Standard Forms Often Need Reconsideration
In light of the many changes in privacy, intellectual property, and e-commercial law that have occurred in the past decade, standard forms and model agreements that were first brought into existence only a relatively short time ago should be re-examined to make them consistent not only with the demands placed by new law, but also with the new language and approaches that have become central to modern practice.
I first recognized this issue when long ago I was doing bankruptcy and commercial law. In 1980 or so, Congress altered bankruptcy law to, among many other things, render invalid any clause in a contract or lease that purports to terminate the agreement if a party (typically, the buyer, lessee or licensee) files for bankruptcy relief. Twenty years after this legislation, most standard form contracts and standard leases still contained a term that purports to end the contract in the event that bankruptcy is filed. Many standard forms still contain this clause, almost thirty years after the law changed.
There are many illustrations of this failure to adjust terms to reflect mandatory law in a standard form. We can see it in standard form disclaimers of warranty in local transactions in states that ban broad disclaimers in the relevant transactions. It also occurs in drafts of guaranty and indemnity provisions, which are seldom updated.
But the most important context in which this problem occurs today involves adjusting forms to reflect modern (and ubiquitous) provisions of privacy and e-commerce laws. The issues here are addressed in an important article by Holly Towle, a partner at KL & Gates and a leading expert in both privacy and e-commercial law.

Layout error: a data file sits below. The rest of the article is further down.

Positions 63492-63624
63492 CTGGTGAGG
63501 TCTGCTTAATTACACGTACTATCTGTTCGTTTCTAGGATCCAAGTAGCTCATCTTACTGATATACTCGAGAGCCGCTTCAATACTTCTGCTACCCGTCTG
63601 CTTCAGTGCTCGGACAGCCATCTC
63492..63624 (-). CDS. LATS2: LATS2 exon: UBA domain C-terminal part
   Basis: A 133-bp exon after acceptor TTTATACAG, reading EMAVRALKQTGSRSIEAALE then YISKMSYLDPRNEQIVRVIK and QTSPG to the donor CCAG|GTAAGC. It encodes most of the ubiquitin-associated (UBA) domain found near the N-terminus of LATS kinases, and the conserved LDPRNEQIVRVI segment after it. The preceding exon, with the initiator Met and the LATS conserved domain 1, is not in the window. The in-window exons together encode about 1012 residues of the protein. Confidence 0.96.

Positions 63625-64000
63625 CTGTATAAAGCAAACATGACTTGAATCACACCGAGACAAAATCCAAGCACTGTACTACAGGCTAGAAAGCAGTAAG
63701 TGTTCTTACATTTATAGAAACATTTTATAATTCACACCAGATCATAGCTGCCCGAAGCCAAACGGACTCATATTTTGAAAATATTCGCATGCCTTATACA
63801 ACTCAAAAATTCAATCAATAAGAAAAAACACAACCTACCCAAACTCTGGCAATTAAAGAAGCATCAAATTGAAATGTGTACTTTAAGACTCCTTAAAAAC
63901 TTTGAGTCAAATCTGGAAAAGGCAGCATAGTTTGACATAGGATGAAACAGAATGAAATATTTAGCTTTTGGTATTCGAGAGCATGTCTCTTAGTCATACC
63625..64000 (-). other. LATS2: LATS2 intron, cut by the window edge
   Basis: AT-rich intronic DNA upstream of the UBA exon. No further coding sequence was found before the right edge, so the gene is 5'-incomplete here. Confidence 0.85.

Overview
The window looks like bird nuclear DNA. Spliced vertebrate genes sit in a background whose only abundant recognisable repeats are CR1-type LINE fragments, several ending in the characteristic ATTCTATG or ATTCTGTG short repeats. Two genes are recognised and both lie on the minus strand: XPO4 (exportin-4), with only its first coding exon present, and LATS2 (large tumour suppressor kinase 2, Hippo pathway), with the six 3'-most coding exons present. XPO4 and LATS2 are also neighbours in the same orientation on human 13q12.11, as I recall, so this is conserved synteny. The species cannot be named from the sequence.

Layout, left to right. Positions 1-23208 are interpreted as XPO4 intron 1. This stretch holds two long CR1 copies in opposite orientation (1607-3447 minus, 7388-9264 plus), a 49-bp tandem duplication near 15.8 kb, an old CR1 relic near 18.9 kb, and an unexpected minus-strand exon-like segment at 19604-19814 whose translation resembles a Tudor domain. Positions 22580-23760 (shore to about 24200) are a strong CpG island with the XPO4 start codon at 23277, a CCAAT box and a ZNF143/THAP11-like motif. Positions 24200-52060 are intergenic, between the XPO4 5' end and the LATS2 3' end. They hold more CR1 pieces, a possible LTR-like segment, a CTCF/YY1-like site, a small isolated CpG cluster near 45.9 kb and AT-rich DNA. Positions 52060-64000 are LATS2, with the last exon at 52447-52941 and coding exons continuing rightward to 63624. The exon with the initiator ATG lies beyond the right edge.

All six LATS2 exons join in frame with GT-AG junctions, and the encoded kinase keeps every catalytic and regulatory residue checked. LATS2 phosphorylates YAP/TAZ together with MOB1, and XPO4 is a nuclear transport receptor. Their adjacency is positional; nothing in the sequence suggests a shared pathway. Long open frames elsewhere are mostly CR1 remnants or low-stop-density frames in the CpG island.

Her article and the general issue of keeping forms updated to reflect modern law and terminology need to be addressed.
Sorry I missed this one until now but someone needs to dig more deeply into this point--what needs to be addressed (and removed) and what needs to be added to the forms. Can you direct me (us) to such sources?
That was very informative and well written. I look forward for further posts from you. Recently I happened to read an article on Patent Licensing which I felt quite interesting and informative. I would like to bring your kind attention to that post. Below mentioned is an excerpt of the mentioned article.
” A license is an authorization given by the patent holder to exercise the exclusive rights granted by the patent. It permits the person acquiring the license to practice the patented invention in the manner allowed under the license. Therefore, a license agreement must clearly specify the terms and conditions for exercising rights with respect to the patented invention. In order to be valid, a patent license agreement must be……”read more at http://www.sinapseblog.com/2010/12/drafting-valid-patent-licenses.html